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Convert g to kg

Please provide values below to convert gram [g] to kilogram [kg], or vice versa.

From: gram
To: kilogram
     

Gram

Definition: A gram (symbol: g) is a unit of mass in the International System of Units (SI). The definition of the gram is based on the kilogram, where a gram is one thousandth of a kilogram (the SI base unit of mass, currently based on an international prototype).

History/origin: Originally, a gram was defined as the absolute weight of pure water in a cubic centimeter at the temperature of melting ice (later 4 °C). The gram used to be a fundamental unit of mass as part of centimeter-gram-second systems of units up until the widespread adoption of SI, which uses kilograms as the base unit of mass. The gram was later redefined as one thousandth of a kilogram, the SI (meter-kilogram-second system of units) base unit of mass, which is currently (May 2018) based on the mass of a physical prototype of a specific alloy.

Current use: The gram is typically used to measure non-liquid ingredients used for cooking or groceries. Standards on the nutrition labels of food products often require the relative contents to be stated per 100 grams of the product.

Kilogram

Definition: A kilogram (symbol: kg) is the base unit of mass in the International System of Units (SI). It is currently defined as being equal to the mass of the International Prototype of the Kilogram (IPK), a cylinder made of a platinum-iridium alloy.

History/origin: The name kilogram was derived from the French "kilogramme," which in turn came from adding Greek terminology meaning "a thousand," before the Late Latin term "gramma" meaning "a small weight."

Unlike the other SI base units, the kilogram is the only SI base unit with an SI prefix. SI is a system based on the meter-kilogram-second system of units rather than a centimeter-gram-second system. This is at least in part due to the inconsistencies and lack of coherence that can arise through use of centimeter-gram-second systems, such as those between the systems of electrostatic and electromagnetic units.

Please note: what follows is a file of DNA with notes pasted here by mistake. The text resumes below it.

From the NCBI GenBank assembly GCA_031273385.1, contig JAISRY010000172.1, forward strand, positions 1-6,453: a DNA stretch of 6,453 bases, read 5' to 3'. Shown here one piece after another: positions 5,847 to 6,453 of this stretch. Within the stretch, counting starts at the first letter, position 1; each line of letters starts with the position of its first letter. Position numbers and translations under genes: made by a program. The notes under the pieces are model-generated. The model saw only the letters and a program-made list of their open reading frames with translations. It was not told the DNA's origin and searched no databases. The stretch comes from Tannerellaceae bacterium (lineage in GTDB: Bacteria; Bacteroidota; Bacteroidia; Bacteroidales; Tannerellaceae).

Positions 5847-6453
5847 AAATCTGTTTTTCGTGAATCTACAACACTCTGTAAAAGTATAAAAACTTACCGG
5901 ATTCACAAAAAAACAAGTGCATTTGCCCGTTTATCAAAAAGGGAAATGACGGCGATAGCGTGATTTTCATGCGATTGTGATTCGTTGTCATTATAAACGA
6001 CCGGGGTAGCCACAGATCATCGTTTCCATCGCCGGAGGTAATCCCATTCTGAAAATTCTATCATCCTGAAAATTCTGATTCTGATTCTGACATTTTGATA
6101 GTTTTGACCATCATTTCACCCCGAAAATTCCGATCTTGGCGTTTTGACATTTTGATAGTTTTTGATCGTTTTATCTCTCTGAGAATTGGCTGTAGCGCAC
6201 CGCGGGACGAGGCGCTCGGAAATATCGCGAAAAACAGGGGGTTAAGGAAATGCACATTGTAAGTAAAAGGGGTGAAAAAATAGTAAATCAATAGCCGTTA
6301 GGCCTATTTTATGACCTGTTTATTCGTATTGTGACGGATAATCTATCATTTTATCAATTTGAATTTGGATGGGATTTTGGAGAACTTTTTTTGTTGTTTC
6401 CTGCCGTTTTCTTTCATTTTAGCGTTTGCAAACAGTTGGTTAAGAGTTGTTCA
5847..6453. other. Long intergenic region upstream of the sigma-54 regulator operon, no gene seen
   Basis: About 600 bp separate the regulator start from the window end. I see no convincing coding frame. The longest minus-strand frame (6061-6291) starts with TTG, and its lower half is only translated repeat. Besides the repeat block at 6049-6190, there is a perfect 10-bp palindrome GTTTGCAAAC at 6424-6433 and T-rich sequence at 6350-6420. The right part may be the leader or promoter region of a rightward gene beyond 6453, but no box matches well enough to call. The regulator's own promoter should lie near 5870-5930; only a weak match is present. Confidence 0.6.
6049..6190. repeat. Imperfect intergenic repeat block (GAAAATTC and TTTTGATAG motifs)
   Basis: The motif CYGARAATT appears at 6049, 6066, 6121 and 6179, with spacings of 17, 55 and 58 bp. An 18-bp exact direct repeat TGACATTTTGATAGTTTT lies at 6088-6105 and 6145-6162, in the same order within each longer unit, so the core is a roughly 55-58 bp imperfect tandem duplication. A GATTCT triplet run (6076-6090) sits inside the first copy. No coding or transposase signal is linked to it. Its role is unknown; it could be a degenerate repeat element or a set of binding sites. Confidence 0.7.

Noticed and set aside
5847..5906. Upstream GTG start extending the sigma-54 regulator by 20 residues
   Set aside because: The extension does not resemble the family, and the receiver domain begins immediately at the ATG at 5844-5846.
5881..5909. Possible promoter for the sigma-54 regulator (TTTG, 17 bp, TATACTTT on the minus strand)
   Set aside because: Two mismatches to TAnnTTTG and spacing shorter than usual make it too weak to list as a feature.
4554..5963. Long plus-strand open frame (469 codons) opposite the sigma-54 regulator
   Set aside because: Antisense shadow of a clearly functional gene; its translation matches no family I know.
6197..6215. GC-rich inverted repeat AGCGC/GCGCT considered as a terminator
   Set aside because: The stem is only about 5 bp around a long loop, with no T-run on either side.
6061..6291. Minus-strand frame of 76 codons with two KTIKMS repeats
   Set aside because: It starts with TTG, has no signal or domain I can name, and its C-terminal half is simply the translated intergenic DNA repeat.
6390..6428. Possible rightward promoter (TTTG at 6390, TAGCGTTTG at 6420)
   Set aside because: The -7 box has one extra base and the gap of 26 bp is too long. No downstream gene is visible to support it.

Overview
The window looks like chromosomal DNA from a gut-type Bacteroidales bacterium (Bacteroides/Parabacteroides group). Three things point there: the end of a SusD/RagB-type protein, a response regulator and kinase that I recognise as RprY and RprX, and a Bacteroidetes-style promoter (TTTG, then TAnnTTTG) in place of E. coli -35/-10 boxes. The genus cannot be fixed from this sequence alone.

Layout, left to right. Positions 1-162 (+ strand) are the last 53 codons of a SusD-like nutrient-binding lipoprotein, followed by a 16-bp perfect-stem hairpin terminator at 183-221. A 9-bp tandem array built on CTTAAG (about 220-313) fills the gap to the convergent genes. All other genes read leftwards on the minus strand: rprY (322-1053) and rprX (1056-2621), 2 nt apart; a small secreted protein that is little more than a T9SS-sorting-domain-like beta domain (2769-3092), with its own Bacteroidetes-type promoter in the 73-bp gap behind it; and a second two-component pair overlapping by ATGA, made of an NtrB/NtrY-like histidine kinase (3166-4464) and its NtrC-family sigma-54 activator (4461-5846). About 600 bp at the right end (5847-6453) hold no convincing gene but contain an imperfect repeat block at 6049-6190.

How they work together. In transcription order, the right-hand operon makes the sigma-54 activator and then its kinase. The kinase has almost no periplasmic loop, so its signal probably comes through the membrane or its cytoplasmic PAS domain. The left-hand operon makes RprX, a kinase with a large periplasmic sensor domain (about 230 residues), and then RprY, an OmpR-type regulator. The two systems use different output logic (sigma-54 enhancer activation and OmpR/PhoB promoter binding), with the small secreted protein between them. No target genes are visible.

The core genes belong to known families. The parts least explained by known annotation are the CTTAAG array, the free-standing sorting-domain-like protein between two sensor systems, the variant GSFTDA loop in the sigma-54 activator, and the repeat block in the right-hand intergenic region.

The kilogram was originally defined as the mass of one liter of water at its freezing point in 1794, but was eventually re-defined, since measuring the mass of a volume of water was imprecise and cumbersome. The current definition of a kilogram, defined as being equal to the mass of a physical prototype, is still imperfect. This is evidenced by the fact that the mass of the original prototype for the kilogram now weighs 50 micrograms less than other copies of the standard kilogram.

Current use: As a base unit of SI, the kilogram is used globally in all fields and applications, with the exception of countries like the United States, where the kilogram is used in many areas, at least to some extent (such as science, industry, government, and the military) but typically not in everyday applications.

Possible future changes: The definition of some SI base units may change in the near future. The International Committee for Weights and Measures (CIPM) has proposed re-definition of some of the SI base units in an attempt to further improve the system. Although the definitions of some units may change, the actual size of the units would remain the same; the change in definition will not have much, if any, effect on the daily use of these units.

The kilogram is one of the SI units being considered for re-definition. The current definition is based on the mass of a physical prototype which has been seen to change over time. Although the measured change is relatively small (50 micrograms), having a standard of measurement that changes at all is undesirable. As such, the proposed re-definition of the kilogram seeks to make the kilogram a measurement based on a constant of nature, rather than a physical standard that is subject to change.

If the formal vote to change the definition passes, the kilogram will instead be based on Planck's constant. This change would tie the definition of the kilogram to that of the second and the meter. Even though this would change the definition of the kilogram, the actual size of the unit will remain the same. The proposed changes are intended to improve the definitions of SI base units, not to actually change how the units are used throughout the world.



Gram to Kilogram Conversion Table

Gram [g]Kilogram [kg]
0.01 g1.0E-5 kg
0.1 g0.0001 kg
1 g0.001 kg
2 g0.002 kg
3 g0.003 kg
5 g0.005 kg
10 g0.01 kg
20 g0.02 kg
50 g0.05 kg
100 g0.1 kg
1000 g1 kg


How to Convert Gram to Kilogram

1 g = 0.001 kg
1 kg = 1000 g

Example: convert 15 g to kg:
15 g = 15 × 0.001 kg = 0.015 kg



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